Keywords: International reserves, currency composition, dollar; USD share; dollar dominance; currency share; dollar share; share of foreign exchange; Reserve currencies; Currencies; International reserves; Reserves management; Asset valuation; Global; Africa
    Date: 2022–03–24
  3. By: Maryam Farboodi; Dhruv Singal; Laura Veldkamp; Venky Venkateswaran
    Abstract: How should an investor value financial data? The answer is complicated because it depends on the characteristics of all investors. We develop a sufficient statistics approach that uses equilibrium asset return moments to summarize all relevant information about others' characteristics. It can value data that is public or private, about one or many assets, relevant for dividends or for sentiment. While different data types have different valuations, heterogeneous investors value the same data very differently, which suggests a low price elasticity for data demand. Heterogeneous investors' data valuations are also affected very differentially by market illiquidity.
    JEL: G0 G11 G12 G14
    Date: 2022–03
  4. By: Benjamin Knox; Annette Vissing-Jorgensen
    Abstract: We propose a method to decompose stock returns period by period. First, we argue that one can directly estimate expected stock returns from securities available in modern financial markets (using the real yield curve and the Martin (2017) equity risk premium). Second, we derive a return decomposition which is based on stock price elasticities with respect to expected returns and expected dividends. We calculate elasticities from dividend futures. Our decomposition is an alternative to the Campbell-Shiller log-linearization which relies on an assumption about the log-linearization constant. An application to the COVID crisis in 2020 reveals that risk premium changes drove much of the crash and rebound in the SP500 while a fall in long-term real yields drove a strong positive return for 2020 as a whole.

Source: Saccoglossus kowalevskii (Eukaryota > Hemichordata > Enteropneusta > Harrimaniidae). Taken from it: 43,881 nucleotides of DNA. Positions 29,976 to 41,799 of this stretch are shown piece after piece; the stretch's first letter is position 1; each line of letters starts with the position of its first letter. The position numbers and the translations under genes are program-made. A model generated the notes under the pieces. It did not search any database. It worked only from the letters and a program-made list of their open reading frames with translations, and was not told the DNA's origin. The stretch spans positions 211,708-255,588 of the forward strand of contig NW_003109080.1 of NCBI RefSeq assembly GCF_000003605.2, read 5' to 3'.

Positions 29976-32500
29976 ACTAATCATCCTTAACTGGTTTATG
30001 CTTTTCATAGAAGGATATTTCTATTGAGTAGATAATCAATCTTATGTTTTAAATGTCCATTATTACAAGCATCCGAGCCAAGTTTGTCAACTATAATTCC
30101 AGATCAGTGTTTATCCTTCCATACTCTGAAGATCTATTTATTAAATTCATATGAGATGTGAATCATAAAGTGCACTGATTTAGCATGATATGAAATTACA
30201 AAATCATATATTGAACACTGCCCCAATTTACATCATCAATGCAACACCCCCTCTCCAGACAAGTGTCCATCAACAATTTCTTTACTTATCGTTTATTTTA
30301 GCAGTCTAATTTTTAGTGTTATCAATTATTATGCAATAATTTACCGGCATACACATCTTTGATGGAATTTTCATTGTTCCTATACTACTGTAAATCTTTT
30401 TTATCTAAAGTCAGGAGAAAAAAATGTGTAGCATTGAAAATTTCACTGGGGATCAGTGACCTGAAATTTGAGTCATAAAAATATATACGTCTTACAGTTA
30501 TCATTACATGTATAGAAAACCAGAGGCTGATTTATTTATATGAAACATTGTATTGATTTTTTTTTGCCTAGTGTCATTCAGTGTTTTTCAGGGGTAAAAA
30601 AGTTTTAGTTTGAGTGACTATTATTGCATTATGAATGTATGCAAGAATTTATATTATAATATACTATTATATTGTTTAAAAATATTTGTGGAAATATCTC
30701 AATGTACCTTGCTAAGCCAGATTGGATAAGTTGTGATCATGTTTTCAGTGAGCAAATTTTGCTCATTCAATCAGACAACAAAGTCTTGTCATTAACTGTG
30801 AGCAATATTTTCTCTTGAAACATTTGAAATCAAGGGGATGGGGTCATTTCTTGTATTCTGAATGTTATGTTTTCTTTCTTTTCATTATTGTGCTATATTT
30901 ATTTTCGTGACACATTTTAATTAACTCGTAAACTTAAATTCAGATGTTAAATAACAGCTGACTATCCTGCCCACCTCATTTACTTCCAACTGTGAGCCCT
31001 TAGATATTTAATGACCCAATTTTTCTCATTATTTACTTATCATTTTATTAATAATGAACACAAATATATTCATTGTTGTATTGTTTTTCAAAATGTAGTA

Keywords: Asset pricing; Duration; Return decomposition; Stock Market
    JEL: G10 G12 G14
    Date: 2022–03–23
  5. By: Prasad, Eswar (Asian Development Bank Institute)
    Abstract: New financial technologies—including those underpinning cryptocurrencies—herald broader access to the financial system, quicker and more easily verifiable settlement of transactions and payments, and lower transaction costs. Domestic and cross-border payment systems are on the threshold of transformation, with significant gains in speed and lowering of transaction costs on the horizon. For emerging market and developing economies, the digitization of finance carries a number of potential benefits, including broadening of financial inclusion, quicker and cheaper cross-border remittances, and increased convenience of domestic payments. But some of these developments could also increase these countries’ exposure to volatile capital flows. Governments, central banks, and regulatory agencies will face difficult challenges in striking the right balance between fostering innovations and mitigating risks arising from them.
    Keywords: fintech; payment systems; international payments; financial inclusion; capital flows; financial regulation
    JEL: E50 G00
    Date: 2021–07